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It’s the end of the summer of 2015—the nights are getting cooler, the leaves are starting to change colors, and flocks of students are abandoning the beaches of Cape Cod bound for college campuses. The seasonal change also signals another annual ritual: VMworld in San Francisco.
Five to ten years ago, the cybersecurity industry was mainly focused on incident prevention with tools like endpoint antivirus software, firewalls, IDS/IPS and web threat gateways. This perspective changed around 2010, driven by the Google Aurora and the subsequent obsession on advanced persistent threats (APTs).
The cybersecurity industry has been talking about the intersection of big data and cybersecurity analytics for years, but is this actually a reality or nothing more than marketing hype? The recently published ESG research report titled, Threat Intelligence and Its Role Within Enterprise Cybersecurity Practices, only reinforces my belief that big data security is tangible today, and enterprises will only double down in the future.
I spent all of last week in Las Vegas at Black Hat 2015. I used to pass on Black Hat, but no longer – it is a great opportunity for getting into the cybersecurity weeds with the right people who can talk about evasion techniques, malware, threat actors, and vulnerabilities. Alternatively, RSA Security conference conversations tend to center on things like IPOs, market trends, and PowerPoint presentations.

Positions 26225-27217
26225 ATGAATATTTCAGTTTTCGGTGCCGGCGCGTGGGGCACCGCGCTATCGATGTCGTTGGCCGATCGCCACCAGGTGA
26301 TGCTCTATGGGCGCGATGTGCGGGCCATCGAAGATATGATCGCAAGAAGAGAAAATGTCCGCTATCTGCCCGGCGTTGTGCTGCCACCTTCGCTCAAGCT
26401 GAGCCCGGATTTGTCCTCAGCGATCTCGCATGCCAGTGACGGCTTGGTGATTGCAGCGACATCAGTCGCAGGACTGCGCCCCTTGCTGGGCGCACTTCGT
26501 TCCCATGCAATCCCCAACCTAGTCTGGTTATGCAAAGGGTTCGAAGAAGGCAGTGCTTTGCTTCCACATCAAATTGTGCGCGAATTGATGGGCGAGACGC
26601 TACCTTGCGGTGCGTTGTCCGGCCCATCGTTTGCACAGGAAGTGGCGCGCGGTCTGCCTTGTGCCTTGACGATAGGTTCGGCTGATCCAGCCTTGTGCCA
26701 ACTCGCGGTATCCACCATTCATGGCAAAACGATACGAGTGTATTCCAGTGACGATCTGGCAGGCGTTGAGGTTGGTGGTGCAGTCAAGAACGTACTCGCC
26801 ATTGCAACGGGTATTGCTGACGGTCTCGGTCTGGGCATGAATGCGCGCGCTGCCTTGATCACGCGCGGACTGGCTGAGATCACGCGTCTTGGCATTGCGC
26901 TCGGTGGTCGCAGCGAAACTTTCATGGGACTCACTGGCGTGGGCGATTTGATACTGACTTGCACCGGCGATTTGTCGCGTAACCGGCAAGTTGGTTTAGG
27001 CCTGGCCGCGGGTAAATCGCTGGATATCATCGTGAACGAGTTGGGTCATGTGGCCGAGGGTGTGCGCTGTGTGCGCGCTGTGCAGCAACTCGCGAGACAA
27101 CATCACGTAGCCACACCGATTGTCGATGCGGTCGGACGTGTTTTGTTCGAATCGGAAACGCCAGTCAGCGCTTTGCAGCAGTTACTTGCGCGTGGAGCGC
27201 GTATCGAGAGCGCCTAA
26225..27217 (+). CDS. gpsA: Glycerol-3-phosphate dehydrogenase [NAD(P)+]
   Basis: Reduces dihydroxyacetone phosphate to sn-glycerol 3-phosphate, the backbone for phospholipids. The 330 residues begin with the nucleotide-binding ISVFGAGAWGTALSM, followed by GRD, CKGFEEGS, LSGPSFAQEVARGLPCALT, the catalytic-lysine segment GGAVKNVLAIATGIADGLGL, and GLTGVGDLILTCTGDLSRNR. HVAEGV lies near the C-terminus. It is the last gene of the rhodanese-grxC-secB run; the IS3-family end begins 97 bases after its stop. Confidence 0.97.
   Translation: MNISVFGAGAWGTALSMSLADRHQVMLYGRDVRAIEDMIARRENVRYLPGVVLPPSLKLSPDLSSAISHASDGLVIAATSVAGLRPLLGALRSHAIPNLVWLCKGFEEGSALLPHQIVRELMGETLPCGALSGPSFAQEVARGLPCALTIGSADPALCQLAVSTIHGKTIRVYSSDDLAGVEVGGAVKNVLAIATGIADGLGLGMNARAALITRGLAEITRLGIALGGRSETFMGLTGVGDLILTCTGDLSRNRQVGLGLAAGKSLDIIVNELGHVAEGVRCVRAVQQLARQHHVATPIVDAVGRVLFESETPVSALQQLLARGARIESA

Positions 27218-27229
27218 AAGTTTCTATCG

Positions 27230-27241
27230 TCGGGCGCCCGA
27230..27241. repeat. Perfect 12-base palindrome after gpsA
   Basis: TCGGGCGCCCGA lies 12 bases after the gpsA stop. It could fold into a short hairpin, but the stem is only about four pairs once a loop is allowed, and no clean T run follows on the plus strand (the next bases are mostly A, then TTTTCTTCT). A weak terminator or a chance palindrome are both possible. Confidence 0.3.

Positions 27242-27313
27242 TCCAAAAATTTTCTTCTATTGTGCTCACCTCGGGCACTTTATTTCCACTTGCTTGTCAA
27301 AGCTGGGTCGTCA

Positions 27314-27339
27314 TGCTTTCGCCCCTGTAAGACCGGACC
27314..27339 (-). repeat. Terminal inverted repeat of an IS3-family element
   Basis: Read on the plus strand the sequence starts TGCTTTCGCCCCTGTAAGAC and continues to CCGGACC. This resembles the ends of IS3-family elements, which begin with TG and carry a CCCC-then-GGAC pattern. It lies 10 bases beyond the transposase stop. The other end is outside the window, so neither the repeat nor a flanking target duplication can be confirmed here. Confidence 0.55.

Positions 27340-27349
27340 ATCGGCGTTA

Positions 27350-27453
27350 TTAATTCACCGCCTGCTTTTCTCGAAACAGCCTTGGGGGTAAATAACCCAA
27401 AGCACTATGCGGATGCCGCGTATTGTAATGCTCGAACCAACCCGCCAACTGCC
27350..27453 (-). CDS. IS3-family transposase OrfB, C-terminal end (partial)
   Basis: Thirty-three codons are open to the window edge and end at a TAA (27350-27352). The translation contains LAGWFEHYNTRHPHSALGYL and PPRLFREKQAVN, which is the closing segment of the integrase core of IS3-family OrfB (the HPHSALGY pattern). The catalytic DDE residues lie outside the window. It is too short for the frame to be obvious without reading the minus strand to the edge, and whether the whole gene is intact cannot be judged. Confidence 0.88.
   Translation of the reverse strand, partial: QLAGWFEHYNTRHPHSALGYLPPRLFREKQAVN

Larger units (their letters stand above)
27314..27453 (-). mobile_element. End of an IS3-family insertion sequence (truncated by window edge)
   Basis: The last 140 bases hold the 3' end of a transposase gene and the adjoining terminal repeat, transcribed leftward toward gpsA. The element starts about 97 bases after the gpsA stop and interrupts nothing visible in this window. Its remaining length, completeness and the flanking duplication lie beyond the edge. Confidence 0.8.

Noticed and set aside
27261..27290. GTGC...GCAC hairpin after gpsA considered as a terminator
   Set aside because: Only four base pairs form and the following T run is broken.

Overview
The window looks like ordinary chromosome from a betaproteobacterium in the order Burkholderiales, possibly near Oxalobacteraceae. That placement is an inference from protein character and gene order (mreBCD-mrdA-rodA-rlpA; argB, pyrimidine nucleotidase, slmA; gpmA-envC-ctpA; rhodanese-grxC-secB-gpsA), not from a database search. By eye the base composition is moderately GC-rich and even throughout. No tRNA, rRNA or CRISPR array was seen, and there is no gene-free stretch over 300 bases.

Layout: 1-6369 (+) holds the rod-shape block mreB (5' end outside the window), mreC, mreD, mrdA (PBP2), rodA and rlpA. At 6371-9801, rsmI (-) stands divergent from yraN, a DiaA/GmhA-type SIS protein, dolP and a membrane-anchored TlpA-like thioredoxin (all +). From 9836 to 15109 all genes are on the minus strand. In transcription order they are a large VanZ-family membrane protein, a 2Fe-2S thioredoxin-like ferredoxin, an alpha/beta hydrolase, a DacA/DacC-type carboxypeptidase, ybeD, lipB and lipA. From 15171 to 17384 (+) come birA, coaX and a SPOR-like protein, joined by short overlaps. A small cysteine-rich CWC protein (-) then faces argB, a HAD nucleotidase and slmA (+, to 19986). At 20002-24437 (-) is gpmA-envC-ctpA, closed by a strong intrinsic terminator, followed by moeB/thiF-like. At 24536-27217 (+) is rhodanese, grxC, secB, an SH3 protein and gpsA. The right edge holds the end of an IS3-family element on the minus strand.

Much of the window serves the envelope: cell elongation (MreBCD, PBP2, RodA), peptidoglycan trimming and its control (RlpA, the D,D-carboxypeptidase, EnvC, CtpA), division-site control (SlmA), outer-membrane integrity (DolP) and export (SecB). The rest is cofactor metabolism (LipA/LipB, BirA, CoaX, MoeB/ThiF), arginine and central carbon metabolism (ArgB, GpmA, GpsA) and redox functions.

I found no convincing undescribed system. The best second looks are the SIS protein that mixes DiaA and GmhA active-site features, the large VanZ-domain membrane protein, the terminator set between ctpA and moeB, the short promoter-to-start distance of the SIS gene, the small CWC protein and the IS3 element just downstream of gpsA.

IT organizations are dealing with security issues and an increased use of cloud computing. This leads to a perfect storm of problems. In this ESG Blog Video, I discuss an upcoming ESG research project on these cloud security challenges for enterprise organizations. We will be looking to answer a lot of your questions and remove much of the confusion in the market.
Over the past few years, the RSA Security Conference has become a marquee technology industry event. It has really outgrown its humble roots in cryptography and Layer 3 and 4 packet filtering – now RSA is where technology industry bigwigs meet, drink exquisite Napa Valley wine, get a broad perspective of the cybersecurity industry, and do deals.
I have been writing about cybersecurity technology integration a lot lately. For example, here’s a blog I posted in May of this year about the cybersecurity technology integration trends I see in the market.
I first met cybersecurity veteran, Rick Howard, when he joined Palo Alto Networks as Chief Security Officer. During our discussion, Rick mentioned an idea he was promoting for a cybersecurity canon: A list of must-read books for all cybersecurity practitioners -- be they from industry, government, or academia -- where the content is timeless, genuinely represents an aspect of the community that is true and precise, reflects the highest quality and that, if not read, will leave a hole in the cybersecurity professional’s education that will make the practitioner incomplete.